CKD is steadily increasing along with obesity worldwide. Furthermore, obesity is a proinflammatory risk factor for progression of CKD and cardiovascular disease. We tested the hypothesis that implementation of caloric restriction and aerobic exercise is feasible and can improve the proinflammatory metabolic milieu in patients with moderate to severe CKD through a pilot, randomized, 2×2 factorial design trial. Of 122 participants consented, 111 were randomized to receive caloric restriction and aerobic exercise, caloric restriction alone, aerobic exercise alone, or usual care. Of those randomized, 42% were women, 25% were diabetic, and 91% were hypertensive; 104 started intervention, and 92 completed the 4-month study. Primary outcomes were a change from baseline in absolute fat mass, body weight, plasma F-isoprostane concentrations, and peak oxygen uptake (VO). Compared with usual care, the combined intervention led to statistically significant decreases in body weight and body fat percentage. Caloric restriction alone also led to significant decreases in these measures, but aerobic exercise alone did not. The combined intervention and each independent intervention also led to significant decreases in F-isoprostane and IL-6 concentrations. No intervention produced significant changes in VO, kidney function, or urine albumin-to-creatinine ratio. In conclusion, 4-month dietary calorie restriction and aerobic exercise had significant, albeit clinically modest, benefits on body weight, fat mass, and markers of oxidative stress and inflammatory response in patients with moderate to severe CKD. These results suggest healthy lifestyle interventions as a nonpharmacologic strategy to improve markers of metabolic health in these patients.
Copyright © 2018 by the American Society of Nephrology.
BACKGROUND AND OBJECTIVES - The incidence of atrial fibrillation is high in ESRD, but limited data are available on the incidence of atrial fibrillation across a broad range of kidney function. Thus, we examined the association of eGFR and urine albumin-to-creatinine ratio with risk of incident atrial fibrillation.
DESIGN, SETTING, PARTICIPANTS, & MEASUREMENTS - We meta-analyzed three prospective cohorts: the Jackson Heart Study, the Multi-Ethnic Study of Atherosclerosis, and the Cardiovascular Health Study. Cox regression models were performed examining the association of eGFR and urine albumin-to-creatinine ratio with incident atrial fibrillation adjusting for demographics and comorbidity. In additional analyses, we adjusted for measures of subclinical cardiovascular disease (by electrocardiogram and cardiac imaging) and interim heart failure and myocardial infarction events.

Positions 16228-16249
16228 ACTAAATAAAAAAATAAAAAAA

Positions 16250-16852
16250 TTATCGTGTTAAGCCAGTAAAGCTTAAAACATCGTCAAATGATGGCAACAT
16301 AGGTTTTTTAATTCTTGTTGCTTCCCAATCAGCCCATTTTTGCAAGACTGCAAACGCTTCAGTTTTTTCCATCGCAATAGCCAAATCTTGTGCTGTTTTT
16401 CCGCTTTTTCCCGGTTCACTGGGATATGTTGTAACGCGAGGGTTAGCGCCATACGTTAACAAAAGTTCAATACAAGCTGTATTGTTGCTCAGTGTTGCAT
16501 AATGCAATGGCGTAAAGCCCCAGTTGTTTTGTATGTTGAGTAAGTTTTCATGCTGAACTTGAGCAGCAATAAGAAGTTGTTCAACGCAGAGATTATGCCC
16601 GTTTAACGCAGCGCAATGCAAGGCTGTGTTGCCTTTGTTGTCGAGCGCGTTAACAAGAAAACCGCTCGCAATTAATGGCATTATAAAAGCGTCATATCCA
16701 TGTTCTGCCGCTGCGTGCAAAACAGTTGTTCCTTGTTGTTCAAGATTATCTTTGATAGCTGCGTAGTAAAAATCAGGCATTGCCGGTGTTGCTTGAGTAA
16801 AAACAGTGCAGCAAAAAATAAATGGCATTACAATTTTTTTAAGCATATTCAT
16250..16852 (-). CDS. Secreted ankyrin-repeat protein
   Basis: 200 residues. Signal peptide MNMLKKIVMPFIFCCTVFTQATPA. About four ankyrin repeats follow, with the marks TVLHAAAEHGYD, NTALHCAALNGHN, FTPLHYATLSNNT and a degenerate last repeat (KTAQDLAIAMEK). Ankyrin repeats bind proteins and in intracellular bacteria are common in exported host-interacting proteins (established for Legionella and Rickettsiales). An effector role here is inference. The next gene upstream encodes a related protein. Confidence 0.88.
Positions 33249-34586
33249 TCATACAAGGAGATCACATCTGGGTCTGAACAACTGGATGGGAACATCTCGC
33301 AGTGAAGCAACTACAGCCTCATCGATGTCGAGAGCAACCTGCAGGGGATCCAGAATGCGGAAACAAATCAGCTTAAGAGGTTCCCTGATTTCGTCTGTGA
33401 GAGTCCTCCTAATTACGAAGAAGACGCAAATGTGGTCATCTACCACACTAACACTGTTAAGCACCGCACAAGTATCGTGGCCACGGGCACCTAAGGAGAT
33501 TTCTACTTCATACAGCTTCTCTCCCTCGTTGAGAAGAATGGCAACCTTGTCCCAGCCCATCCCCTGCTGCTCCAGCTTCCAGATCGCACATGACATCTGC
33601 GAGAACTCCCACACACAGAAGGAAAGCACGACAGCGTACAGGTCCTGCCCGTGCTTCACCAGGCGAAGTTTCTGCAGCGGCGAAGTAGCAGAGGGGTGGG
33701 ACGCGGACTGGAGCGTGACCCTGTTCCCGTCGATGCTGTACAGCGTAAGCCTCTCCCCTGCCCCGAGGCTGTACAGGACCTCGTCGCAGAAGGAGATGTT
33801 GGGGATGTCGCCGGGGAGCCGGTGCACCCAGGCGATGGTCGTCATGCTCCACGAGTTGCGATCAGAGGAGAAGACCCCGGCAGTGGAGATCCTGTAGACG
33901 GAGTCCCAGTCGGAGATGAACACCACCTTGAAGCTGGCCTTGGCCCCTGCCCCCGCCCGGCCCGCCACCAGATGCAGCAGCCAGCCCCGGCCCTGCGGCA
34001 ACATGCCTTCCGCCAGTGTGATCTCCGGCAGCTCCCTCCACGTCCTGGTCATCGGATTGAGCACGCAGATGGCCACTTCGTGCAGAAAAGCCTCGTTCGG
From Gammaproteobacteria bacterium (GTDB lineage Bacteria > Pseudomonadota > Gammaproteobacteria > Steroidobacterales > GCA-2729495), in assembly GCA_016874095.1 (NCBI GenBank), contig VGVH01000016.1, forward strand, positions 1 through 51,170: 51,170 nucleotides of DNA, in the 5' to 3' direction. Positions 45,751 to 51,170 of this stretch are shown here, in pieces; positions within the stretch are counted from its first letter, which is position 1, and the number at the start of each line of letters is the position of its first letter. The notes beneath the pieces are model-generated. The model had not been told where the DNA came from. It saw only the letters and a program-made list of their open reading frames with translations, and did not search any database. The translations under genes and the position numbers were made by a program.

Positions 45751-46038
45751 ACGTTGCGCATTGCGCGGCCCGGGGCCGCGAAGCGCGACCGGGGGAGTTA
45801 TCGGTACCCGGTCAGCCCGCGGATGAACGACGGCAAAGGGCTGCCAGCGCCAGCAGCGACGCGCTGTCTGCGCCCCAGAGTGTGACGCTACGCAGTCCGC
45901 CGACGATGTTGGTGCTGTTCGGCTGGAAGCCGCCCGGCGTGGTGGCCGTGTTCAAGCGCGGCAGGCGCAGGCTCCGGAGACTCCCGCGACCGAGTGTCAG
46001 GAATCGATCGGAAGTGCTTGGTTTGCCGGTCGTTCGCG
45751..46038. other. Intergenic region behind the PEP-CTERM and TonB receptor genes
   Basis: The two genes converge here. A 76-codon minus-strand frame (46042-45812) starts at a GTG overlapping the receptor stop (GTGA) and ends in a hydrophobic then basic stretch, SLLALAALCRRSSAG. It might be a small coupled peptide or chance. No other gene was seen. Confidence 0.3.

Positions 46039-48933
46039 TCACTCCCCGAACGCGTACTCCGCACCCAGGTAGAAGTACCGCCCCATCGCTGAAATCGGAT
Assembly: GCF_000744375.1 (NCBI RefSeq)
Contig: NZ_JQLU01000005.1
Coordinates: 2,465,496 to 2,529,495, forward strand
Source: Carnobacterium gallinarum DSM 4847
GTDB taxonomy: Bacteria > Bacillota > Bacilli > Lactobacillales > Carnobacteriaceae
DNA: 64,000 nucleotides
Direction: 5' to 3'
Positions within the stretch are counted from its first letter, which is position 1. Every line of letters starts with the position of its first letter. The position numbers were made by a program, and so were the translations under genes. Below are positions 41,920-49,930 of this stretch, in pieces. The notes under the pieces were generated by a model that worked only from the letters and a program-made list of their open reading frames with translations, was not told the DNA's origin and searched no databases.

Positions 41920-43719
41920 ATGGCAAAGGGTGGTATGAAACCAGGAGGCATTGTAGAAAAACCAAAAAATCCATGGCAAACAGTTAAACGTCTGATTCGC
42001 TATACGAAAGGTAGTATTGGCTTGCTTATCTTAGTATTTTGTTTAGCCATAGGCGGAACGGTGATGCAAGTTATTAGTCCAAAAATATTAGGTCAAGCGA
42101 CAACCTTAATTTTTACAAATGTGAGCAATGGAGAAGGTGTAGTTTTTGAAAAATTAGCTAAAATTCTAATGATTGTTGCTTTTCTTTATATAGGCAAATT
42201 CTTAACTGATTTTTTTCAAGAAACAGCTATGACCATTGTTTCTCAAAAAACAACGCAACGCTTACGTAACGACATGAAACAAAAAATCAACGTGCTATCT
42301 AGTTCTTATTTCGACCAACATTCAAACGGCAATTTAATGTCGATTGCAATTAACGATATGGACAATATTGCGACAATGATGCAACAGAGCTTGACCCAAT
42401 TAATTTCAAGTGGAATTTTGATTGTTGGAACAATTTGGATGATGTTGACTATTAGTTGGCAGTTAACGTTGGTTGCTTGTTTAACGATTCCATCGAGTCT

RESULTS - In the meta-analyzed study population of 16,769 participants without prevalent atrial fibrillation, across categories of decreasing eGFR (eGFR>90 [reference], 60-89, 45-59, 30-44, and <30 ml/min per 1.73 m), there was a stepwise increase in the adjusted risk of incident atrial fibrillation: hazard ratios (95% confidence intervals) were 1.00, 1.09 (0.97 to 1.24), 1.17 (1.00 to 1.38), 1.59 (1.28 to 1.98), and 2.03 (1.40 to 2.96), respectively. There was a stepwise increase in the adjusted risk of incident atrial fibrillation across categories of increasing urine albumin-to-creatinine ratio (urine albumin-to-creatinine ratio <15 [reference], 15-29, 30-299, and ≥300 mg/g): hazard ratios (95% confidence intervals) were 1.00, 1.04 (0.83 to 1.30), 1.47 (1.20 to 1.79), and 1.76 (1.18 to 2.62), respectively. The associations were consistent after adjustment for subclinical cardiovascular disease measures and interim heart failure and myocardial infarction events.
CONCLUSIONS - In this meta-analysis of three cohorts, reduced eGFR and elevated urine albumin-to-creatinine ratio were significantly associated with greater risk of incident atrial fibrillation, highlighting the need for further studies to understand mechanisms linking kidney disease with atrial fibrillation.
Copyright © 2017 by the American Society of Nephrology.
Much progress has been made in chronic kidney disease (CKD) epidemiology in the last decade to establish CKD as a condition that is common, harmful and treatable. The introduction of the new equations for estimating glomerular filtration rate (GFR) and the publication of international reference standards for creatinine and cystatin measurement paved the way for improved global estimates of CKD prevalence. The addition of albuminuria categories to the staging of CKD paved the way for research linking albuminuria and GFR to a wide range of renal and cardiovascular adverse outcomes. The advent of genome-wide association studies ushered in insights into genetic polymorphisms underpinning some types of CKD. Finally, a number of new randomized clinical trials and meta-analyses have informed evidence-based guidelines for the treatment and prevention of CKD. In this review, we discuss the lessons learnt from epidemiological investigations of the staging, etiology, prevalence and prognosis of CKD between 2007 and 2016.